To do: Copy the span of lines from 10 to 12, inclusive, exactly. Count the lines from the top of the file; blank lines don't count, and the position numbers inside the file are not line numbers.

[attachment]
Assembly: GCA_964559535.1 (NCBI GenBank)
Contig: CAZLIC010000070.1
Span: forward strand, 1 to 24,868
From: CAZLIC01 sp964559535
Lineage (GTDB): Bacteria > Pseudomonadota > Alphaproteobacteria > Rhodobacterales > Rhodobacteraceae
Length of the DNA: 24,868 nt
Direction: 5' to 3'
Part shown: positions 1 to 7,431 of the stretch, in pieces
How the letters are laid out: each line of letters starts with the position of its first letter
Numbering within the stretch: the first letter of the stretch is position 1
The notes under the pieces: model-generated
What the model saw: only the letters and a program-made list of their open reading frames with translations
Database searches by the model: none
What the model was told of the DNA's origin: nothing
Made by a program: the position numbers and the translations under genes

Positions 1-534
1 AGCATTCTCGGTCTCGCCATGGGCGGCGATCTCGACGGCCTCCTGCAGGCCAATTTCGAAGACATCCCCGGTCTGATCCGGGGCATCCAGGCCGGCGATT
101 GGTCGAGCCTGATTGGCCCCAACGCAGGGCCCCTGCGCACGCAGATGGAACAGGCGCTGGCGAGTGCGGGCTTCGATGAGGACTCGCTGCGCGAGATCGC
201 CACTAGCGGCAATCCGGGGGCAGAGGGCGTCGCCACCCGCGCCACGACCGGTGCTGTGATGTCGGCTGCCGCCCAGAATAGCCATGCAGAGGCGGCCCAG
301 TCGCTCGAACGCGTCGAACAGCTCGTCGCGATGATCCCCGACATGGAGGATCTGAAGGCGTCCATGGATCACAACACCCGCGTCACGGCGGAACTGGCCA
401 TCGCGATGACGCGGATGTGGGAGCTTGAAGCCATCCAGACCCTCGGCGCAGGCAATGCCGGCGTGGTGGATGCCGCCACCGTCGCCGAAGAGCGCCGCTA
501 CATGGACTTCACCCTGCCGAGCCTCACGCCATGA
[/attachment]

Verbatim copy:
Numbering within the stretch: the first letter of the stretch is position 1
The notes under the pieces: model-generated
What the model saw: only the letters and a program-made list of their open reading frames with translations